42. But the objection taken by the petitioner as to the lack of jurisdiction is not on the ground that the Income-tax Officer, Jorhat, had no territorial jurisdiction. It is not an objection as to the place of assessment contemplated under Section 64. The objection is as to the competence of the Income-tax Officer, Jorhat, to assess the assessee.
43. In Dhaniram Dharampal v. Commissioner of Income-tax a Division Bench of the Lahore High Court considered the legal effect of the return furnished before the service of the demand notice. The return in the case was not made until after the assessment order was made, but was made before the notice of demand specified by Section 29 was served upon the assessee by the Income-tax Officer. It was held that the return furnished after the assessment order was made, though before the service of the demand notice, was not a valid return.
44. In Balchand v. Income-tax Officer : 72ITR197(SC) after the appellant had been assessed to tax under Section 23(3) of the Indian Income-tax Act, 1922, for the assessment years 1945-46 and 1946-47, the Income-tax Officer issued a notice under Section 34 on June 24, 1959, calling upon the appellant to deliver a return of his total income assessable for the year ending 31st March, 1946. On 17th August, 1959, the appellant filed a return for the assessment year 1946-47 since he had misunderstood the notice served upon him and thought he was required to file the return for that assessment year. Thereafter, on 14th March, 1963, the officer issued another notice under Section 148 of the Income-tax Act, 1961, in respect of the assessment year 1946-47. One of the contentions urged by the appellant was that so long as the return submitted by the appellant on 17th August, 1959, for the assessment year 1946-47 was not considered and disposed of, the Income-tax Officer was not competent to issue a notice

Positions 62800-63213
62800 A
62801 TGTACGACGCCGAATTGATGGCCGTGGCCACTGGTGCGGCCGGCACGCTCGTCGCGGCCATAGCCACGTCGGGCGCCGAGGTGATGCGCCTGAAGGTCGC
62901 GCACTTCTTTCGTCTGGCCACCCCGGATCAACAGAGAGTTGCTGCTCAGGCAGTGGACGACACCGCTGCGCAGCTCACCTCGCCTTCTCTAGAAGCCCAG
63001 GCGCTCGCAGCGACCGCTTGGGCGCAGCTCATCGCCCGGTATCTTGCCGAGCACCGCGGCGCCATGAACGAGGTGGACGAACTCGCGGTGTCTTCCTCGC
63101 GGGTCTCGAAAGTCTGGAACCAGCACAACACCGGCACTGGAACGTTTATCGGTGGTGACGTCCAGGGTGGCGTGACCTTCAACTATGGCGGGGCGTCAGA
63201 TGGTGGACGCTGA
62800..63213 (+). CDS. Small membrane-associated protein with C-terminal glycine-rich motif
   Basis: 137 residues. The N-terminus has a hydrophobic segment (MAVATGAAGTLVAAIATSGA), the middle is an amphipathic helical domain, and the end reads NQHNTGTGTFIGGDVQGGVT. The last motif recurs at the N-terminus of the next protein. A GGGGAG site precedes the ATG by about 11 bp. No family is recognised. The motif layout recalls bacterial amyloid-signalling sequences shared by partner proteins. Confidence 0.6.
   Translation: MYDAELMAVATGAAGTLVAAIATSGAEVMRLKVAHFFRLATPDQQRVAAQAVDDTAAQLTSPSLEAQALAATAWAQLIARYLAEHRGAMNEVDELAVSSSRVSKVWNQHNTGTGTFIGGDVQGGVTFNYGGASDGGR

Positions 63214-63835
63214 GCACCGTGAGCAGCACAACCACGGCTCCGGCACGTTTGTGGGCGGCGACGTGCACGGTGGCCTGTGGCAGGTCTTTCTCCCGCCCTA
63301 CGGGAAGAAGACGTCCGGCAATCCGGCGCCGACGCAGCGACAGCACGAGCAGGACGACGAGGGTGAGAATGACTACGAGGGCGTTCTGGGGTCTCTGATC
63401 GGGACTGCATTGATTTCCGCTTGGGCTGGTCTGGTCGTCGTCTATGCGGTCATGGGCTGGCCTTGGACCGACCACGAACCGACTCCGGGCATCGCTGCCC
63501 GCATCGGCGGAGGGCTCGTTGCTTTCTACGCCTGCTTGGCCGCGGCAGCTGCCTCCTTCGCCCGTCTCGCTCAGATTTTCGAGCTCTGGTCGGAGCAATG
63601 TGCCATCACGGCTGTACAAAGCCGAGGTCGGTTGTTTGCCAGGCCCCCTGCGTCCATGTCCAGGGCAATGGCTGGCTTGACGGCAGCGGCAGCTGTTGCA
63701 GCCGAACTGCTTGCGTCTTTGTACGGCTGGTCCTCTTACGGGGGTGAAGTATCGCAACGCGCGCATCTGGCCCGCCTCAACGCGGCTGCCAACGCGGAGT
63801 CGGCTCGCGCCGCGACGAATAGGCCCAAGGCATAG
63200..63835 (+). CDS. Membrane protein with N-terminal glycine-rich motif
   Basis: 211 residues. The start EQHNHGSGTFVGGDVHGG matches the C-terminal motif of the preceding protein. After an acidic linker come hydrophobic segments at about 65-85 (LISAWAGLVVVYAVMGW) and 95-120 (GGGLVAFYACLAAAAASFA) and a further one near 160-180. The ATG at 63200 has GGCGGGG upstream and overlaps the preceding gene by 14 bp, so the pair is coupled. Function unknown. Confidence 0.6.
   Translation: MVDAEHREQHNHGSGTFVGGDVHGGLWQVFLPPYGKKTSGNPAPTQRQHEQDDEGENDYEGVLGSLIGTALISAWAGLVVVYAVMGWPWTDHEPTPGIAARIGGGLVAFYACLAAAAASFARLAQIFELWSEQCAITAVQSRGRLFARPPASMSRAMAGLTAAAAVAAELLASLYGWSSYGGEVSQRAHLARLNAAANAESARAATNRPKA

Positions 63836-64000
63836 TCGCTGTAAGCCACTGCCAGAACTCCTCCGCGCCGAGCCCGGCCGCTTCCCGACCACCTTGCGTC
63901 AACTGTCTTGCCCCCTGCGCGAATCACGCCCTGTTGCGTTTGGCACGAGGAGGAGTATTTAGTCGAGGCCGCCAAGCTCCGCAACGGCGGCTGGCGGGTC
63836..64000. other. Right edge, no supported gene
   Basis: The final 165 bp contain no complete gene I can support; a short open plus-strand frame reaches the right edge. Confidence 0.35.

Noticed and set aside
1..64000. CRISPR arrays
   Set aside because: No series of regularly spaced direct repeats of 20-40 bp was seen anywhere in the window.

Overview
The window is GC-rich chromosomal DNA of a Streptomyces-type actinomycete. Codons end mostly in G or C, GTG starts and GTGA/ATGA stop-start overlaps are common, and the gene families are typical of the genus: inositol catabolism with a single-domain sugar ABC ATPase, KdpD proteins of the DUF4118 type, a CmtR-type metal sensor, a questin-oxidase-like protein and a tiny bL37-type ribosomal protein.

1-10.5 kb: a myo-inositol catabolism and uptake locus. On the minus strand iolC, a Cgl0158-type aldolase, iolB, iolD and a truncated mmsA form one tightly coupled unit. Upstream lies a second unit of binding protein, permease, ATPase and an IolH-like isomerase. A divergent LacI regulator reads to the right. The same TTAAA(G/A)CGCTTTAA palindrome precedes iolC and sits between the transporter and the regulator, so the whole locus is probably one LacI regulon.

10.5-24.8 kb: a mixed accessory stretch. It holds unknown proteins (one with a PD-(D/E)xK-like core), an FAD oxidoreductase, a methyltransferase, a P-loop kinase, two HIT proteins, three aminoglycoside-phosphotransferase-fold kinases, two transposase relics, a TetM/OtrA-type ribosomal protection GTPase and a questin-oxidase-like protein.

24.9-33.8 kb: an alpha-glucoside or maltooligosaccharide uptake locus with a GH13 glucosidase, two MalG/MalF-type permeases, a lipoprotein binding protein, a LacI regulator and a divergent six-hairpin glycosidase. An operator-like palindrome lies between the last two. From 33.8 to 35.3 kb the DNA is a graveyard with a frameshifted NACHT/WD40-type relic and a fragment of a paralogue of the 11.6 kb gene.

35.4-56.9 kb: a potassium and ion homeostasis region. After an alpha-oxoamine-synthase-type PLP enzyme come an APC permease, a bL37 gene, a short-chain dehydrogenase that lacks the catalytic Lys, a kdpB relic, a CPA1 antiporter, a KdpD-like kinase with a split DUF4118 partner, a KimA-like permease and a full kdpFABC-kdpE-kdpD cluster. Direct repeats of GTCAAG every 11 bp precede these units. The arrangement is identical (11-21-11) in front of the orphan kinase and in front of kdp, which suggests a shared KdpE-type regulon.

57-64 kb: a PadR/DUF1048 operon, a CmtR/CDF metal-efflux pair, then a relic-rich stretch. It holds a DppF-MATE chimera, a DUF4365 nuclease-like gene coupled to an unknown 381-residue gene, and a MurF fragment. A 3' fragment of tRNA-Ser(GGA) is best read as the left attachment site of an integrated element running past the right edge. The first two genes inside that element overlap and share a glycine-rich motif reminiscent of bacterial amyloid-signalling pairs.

for that year under either Section 34 of the 1922 Act or Section 148 of the 1961 Act While considering the contentions of the appellant it was observed by the Supreme Court as follows : 72ITR197(SC) :
'He, however, submits that even if the return was not demanded, since the return for 1946-47 was filed, by the appellant the Income-tax Officer was bound to consider that return according to law and to pass appropriate orders of assessment thereon and so long as he did not do so, he was incompetent to issue a notice of reassessment either under Section 34 of the Income-tax Act of 1922, or Section 148 of the Income-tax Act, 1961. We are unable to accept that contention. The Act does not provide for any machinery for dealing with voluntary returns filed by an assessee after assessment of income for the year of assessment is completed. Such a voluntary return does not operate as a bar to the Income-tax Officer issuiug a notice of reassessment.'
45. The earlier decision of the Supreme Court in Commissioner of Income-tax v. Ranchhoddas Karsondas : 36ITR569(SC) was noticed wherein it was held that where no return has been filed by the assessee within the period prescribed by Section 22(1) of the Indian Income-tax Act, 1922, the assessee is entitled in law to submit a voluntary return in answer to the general notice under Section 22(1) before assessment is completed, since a return in answer to the general notice can under Section 22(3) be filed at any time before assessment, that for filing such a return there is no limit of time and that when such a voluntary return is filed, the Income-tax Officer cannot ignore that return voluntarily filed and issue a notice of reassessment under Section 34 of the Indian Income-tax Act, 1922. The decision of the Supreme Court in Commissioner of Income-tax v. S. Raman Chettiar : 55ITR630(SC) was also considered and while distinguishing both the above-said decisions it was further observed as follows--See : 72ITR197(SC) :